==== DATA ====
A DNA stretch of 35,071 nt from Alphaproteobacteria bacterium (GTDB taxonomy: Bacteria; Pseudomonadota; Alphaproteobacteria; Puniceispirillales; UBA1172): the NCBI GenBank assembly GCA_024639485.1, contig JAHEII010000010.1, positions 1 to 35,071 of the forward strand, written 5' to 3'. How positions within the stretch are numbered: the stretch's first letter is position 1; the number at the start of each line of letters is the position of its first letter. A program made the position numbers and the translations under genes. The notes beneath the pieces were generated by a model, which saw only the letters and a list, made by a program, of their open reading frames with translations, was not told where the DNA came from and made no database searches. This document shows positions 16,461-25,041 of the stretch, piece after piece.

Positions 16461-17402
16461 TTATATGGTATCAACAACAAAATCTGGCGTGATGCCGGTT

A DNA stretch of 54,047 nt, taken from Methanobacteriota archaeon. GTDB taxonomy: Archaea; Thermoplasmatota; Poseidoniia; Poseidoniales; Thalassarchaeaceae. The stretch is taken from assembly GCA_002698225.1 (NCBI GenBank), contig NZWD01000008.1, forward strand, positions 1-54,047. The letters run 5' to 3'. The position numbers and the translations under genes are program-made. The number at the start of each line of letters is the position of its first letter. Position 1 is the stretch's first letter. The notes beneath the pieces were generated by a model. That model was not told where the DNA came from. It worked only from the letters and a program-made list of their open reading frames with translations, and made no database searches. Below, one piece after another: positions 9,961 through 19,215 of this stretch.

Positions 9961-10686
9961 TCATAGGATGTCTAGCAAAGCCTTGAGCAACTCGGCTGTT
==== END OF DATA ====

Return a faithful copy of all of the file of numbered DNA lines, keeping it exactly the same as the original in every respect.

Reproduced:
A DNA stretch of 35,071 nt from Alphaproteobacteria bacterium (GTDB taxonomy: Bacteria; Pseudomonadota; Alphaproteobacteria; Puniceispirillales; UBA1172): the NCBI GenBank assembly GCA_024639485.1, contig JAHEII010000010.1, positions 1 to 35,071 of the forward strand, written 5' to 3'. How positions within the stretch are numbered: the stretch's first letter is position 1; the number at the start of each line of letters is the position of its first letter. A program made the position numbers and the translations under genes. The notes beneath the pieces were generated by a model, which saw only the letters and a list, made by a program, of their open reading frames with translations, was not told where the DNA came from and made no database searches. This document shows positions 16,461-25,041 of the stretch, piece after piece.

Positions 16461-17402
16461 TTATATGGTATCAACAACAAAATCTGGCGTGATGCCGGTT

A DNA stretch of 54,047 nt, taken from Methanobacteriota archaeon. GTDB taxonomy: Archaea; Thermoplasmatota; Poseidoniia; Poseidoniales; Thalassarchaeaceae. The stretch is taken from assembly GCA_002698225.1 (NCBI GenBank), contig NZWD01000008.1, forward strand, positions 1-54,047. The letters run 5' to 3'. The position numbers and the translations under genes are program-made. The number at the start of each line of letters is the position of its first letter. Position 1 is the stretch's first letter. The notes beneath the pieces were generated by a model. That model was not told where the DNA came from. It worked only from the letters and a program-made list of their open reading frames with translations, and made no database searches. Below, one piece after another: positions 9,961 through 19,215 of this stretch.

Positions 9961-10686
9961 TCATAGGATGTCTAGCAAAGCCTTGAGCAACTCGGCTGTT